people, but to control Afghanistan with the goal of permanent domination of
the Middle East.… Continue reading
Liberal Leaders Betray Antiwar Cause To Serve Dems and Obama — Again
by John Walsh
February 25th, 2009
In the Wall Street Journal of January 24, the loathsome McCarthyite neocon David Horowitz gazed approvingly on the inauguration of Barack Obama. To Horowitz it meant the removal of an obstacle to war. Thus he wrote:
Consider: When President Obama commits this nation to war against the Islamic terrorists, as he already has in Afghanistan, he will take millions of previously alienated and disaffected Americans with him, and they will support our troops in a way that most of his party has refused to support them until now. When another liberal, Bill Clinton went to war from the air, there was no anti-war movement in the streets or in his party’s ranks to oppose him. That is an encouraging fact for us . . .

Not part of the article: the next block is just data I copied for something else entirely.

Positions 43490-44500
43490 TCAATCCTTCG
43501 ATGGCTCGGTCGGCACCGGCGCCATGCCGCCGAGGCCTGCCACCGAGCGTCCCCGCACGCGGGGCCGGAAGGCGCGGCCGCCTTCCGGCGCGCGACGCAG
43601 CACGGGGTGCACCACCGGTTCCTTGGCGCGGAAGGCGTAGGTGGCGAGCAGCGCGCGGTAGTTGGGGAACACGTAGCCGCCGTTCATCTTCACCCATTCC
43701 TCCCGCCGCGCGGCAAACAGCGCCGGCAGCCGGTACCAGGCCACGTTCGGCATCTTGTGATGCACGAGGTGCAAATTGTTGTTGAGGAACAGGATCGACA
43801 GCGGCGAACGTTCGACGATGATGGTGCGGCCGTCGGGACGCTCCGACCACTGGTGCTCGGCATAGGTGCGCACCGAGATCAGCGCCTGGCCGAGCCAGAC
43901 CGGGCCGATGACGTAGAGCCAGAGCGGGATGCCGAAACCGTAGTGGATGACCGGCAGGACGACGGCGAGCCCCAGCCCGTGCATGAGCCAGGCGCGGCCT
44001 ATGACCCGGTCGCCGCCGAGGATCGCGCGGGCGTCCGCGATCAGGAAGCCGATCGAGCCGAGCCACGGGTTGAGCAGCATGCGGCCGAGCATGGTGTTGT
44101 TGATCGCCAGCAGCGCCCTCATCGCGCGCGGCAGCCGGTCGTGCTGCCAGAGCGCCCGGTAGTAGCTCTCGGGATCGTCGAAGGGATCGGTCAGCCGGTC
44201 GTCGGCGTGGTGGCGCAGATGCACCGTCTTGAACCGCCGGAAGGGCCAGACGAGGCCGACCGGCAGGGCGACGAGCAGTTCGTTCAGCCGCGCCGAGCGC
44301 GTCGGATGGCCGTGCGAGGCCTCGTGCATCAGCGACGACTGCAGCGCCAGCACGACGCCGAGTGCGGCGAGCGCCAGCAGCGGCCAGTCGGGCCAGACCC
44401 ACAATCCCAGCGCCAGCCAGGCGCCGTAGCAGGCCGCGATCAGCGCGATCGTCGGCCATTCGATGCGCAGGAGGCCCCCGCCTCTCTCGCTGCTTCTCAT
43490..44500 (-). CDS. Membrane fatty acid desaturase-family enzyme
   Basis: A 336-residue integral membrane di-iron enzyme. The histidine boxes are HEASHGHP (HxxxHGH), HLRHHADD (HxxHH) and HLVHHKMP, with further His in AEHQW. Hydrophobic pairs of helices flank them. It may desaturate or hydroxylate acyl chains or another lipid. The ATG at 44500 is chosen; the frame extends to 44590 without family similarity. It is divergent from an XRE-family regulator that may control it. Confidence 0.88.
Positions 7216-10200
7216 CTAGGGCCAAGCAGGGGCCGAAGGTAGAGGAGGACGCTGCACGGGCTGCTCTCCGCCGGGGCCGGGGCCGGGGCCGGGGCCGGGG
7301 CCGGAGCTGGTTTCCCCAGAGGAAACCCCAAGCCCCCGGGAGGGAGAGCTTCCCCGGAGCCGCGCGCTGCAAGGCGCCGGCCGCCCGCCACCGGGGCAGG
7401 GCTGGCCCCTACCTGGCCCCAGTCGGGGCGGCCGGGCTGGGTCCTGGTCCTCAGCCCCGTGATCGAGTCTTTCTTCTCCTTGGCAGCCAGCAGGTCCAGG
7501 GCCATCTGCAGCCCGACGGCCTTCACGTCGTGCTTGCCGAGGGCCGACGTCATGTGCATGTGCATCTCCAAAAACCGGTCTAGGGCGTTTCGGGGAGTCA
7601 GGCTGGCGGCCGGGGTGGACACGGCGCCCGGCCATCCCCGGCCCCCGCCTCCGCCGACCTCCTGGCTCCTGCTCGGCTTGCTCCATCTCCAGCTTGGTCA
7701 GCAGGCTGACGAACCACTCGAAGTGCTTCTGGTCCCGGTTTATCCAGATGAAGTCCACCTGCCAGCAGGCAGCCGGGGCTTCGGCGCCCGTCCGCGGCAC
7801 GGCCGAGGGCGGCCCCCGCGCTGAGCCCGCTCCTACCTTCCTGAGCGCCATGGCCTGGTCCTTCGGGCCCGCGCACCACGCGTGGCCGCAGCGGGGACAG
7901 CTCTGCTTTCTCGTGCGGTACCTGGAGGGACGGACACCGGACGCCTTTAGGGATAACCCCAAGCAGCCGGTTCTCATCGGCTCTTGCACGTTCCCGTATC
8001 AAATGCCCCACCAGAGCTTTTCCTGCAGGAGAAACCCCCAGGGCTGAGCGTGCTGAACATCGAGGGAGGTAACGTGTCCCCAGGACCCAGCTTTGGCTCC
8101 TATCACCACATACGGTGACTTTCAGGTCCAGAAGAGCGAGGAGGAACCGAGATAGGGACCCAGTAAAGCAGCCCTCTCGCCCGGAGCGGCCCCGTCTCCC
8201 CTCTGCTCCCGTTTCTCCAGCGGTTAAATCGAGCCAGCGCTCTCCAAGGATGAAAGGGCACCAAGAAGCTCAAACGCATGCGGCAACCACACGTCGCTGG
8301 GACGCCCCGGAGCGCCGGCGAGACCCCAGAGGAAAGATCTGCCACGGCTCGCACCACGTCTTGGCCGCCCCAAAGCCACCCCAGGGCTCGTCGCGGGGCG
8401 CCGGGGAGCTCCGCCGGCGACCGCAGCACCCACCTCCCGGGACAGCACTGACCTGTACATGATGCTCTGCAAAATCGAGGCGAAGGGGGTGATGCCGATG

Horowitz is now locked in fast embrace with Katrina Vanden Heuvel, editor in chief of The Nation and Leslie Cagan and her cohorts at United For Peace and Justice (UFPJ). Vanden Heuvel’s most recent piece in The Nation runs under a title in the form of a query, “Obama’s War?” Whose war does she think it is anyway? Even the mainstream media calls it Obama’s war — sans question mark. Her piece ran shortly after Obama ordered 17,000 more troops to Afghanistan and almost a month after both Afghan and Pakistani civilians were first bombed at Obama’s orders. She concludes her piece, after citing the deployment of additional troops, “Up to this point the Afghan war belonged to George W.…Continue reading